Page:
The reality is that seven billion hungry people consume a vast amount of food. Feeding the world on such a scale is only possible because agriculture now works in an industrial way, with giant machines such as tractors and combine harvesters doing the work that hundreds of people would have done in the past, and chemicals such as fertilizers and pesticides herbicides that kill weeds and insecticides that kill bugs increasing the amount of food that can be grown on each piece of land.

Unfortunately, most pesticides are by definition poisons, and many remain in the soil or accumulate there for years. One infamous and now widely banned pesticide, DDT , is not ordinarily biodegradable so it has remained in the environment ever since it was first used in the midth century and even spread to such places as Antarctica [5].

DDT is just one of many organic carbon-based chemicals that remain in the environment for years or decades, known as persistent organic pollutants. Atmospheric deposition Air pollution doesn't remain air pollution forever. Ideally it disperses, so the concentration of problematic chemicals becomes so low that it no longer constitutes pollution. Sometimes, though, it falls back to the ground and becomes either water pollution if it enters the oceans, rivers , and lakes or land pollution.

Soil contamination

Pollution created "deposited" in water or land from existing pollution in the air atmosphere is known as atmospheric deposition. Land can become polluted by deposition in some very unexpected ways. For example, a corridor of land either side of a highway or freeway becomes systematically polluted over time with all kinds of harmful byproducts of road travel—everything from fuel spills and brake linings to dust worn from the pavement and heavy metal deposits such as lead washed from the engines.

These chemicals accumulate in the soil where they can undergo reactions with one another and form substances that are even more toxic [6]. Two important things are worth noting about atmospheric deposition. First, it means no land on Earth—not even the most isolated island—can be considered completely safe from pollution: even if it's hundreds or thousand miles from the nearest factory or human settlement, even if no human has ever lived there, it could still be polluted from the air.

Second, if you're doing something that causes pollution maybe spreading weedkiller on your garden or perhaps running a factory where ash is discharged from a smokestack , the effects are not necessarily going to be confined to the place where the pollution is first produced.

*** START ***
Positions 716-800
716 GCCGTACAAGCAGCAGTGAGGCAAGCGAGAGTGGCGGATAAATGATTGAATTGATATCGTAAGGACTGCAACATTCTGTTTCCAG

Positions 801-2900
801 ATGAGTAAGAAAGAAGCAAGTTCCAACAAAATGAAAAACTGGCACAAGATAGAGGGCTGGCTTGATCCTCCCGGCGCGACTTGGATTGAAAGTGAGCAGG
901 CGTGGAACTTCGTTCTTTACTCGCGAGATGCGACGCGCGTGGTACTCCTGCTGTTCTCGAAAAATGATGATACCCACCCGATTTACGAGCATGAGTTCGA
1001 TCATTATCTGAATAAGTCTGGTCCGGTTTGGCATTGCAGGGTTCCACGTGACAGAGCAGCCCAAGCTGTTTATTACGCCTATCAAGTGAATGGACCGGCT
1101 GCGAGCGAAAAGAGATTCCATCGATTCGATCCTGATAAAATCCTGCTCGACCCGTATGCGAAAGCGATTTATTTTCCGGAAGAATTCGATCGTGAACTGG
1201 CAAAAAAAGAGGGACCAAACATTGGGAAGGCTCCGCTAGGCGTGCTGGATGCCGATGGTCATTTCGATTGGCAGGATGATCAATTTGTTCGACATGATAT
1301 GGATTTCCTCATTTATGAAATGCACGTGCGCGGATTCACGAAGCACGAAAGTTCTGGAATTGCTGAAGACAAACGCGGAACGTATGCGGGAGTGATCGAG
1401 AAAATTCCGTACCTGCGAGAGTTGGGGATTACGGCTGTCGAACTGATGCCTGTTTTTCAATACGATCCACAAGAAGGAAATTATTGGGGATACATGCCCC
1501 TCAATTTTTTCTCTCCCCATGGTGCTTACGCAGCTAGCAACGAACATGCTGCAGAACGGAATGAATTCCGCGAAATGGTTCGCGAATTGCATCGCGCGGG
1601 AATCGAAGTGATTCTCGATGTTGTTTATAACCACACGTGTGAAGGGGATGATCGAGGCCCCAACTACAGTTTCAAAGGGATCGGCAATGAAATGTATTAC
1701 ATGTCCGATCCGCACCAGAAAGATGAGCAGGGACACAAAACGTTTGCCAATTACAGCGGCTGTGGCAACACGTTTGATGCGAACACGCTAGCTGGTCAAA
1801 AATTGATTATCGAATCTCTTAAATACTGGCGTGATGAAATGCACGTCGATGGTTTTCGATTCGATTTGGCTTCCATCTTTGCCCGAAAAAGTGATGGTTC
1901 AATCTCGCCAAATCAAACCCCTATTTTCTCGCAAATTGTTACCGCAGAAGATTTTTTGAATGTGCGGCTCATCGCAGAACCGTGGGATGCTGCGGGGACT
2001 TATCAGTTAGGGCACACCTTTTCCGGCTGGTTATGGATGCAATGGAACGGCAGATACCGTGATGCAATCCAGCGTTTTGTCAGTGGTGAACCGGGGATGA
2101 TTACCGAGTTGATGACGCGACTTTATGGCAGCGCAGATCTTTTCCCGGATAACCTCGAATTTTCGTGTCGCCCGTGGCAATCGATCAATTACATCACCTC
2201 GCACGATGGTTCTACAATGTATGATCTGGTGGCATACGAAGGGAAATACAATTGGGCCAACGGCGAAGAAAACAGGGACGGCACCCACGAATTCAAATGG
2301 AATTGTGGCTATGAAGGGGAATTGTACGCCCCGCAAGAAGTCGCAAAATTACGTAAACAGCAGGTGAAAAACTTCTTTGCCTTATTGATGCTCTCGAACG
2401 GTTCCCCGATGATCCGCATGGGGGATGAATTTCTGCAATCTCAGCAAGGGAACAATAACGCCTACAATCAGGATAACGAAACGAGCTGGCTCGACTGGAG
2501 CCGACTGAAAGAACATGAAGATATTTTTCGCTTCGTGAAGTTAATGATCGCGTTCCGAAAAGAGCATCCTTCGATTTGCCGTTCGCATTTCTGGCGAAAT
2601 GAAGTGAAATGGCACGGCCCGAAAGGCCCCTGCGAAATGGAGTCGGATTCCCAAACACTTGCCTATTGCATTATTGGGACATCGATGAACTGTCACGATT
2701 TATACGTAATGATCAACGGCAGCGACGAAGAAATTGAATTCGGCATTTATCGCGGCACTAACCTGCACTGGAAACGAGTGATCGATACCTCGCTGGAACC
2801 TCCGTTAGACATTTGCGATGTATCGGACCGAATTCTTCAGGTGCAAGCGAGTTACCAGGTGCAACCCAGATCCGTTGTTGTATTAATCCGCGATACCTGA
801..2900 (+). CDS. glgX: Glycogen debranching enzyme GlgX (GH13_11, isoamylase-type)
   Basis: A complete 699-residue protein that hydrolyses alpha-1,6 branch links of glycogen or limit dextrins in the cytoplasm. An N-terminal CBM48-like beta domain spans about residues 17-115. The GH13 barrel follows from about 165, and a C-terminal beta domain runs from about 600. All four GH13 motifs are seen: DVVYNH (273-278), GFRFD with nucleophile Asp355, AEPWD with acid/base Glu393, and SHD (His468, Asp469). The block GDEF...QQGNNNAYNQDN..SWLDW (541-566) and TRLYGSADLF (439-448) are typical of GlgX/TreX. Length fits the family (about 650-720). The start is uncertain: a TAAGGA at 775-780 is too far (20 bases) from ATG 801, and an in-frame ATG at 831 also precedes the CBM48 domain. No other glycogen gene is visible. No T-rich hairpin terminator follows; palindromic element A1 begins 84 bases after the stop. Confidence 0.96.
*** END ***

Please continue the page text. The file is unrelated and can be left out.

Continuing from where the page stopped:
It's important to remember that pollution knows no boundaries. Soil erosion Photo: Soil erosion turns fields into deserts. If you define "land pollution" as irreversible damage to the land, you have to include soil erosion as a type of pollution too.

Many people think soil is soil, always there, never changing, ever ready to grow whatever crops we choose to bury in it. In reality, soil is a much more complex growing habitat that remains productive only when it is cared for and nurtured. Too much wind or water, destruction of soil structure by excessive plowing, excessive nutrients, overgrazing, and overproduction of crops erode soil, damaging its structure and drastically reducing its productivity until it's little more than dust.

At its worst, soil erosion becomes desertification: once-productive agricultural areas become barren, useless deserts. How serious is the problem? In , former UN Secretary General Kofi Annan warned the world that: "Drought and desertification threaten the livelihood of over 1 billion people in more than countries around the world. Deforestation doesn't only harm the place where the trees are cut down. A study by Princeton University researchers found that if the Amazon rainforest were completely destroyed, it would have a dramatic effect on the atmosphere, which would carry across to places like the United States, causing drought and potentially desertification there as well [8].

Unfortunately, because soil erosion has so far affected developing countries more than the developed world, it's a problem that receives relatively little attention. Accelerating climate change will soon alter that. In a future of hotter weather and more intense storms, it will become increasingly difficult to maintain soil in a fertile and productive state, while heavy rainstorms and flash floods will wash away topsoil more readily.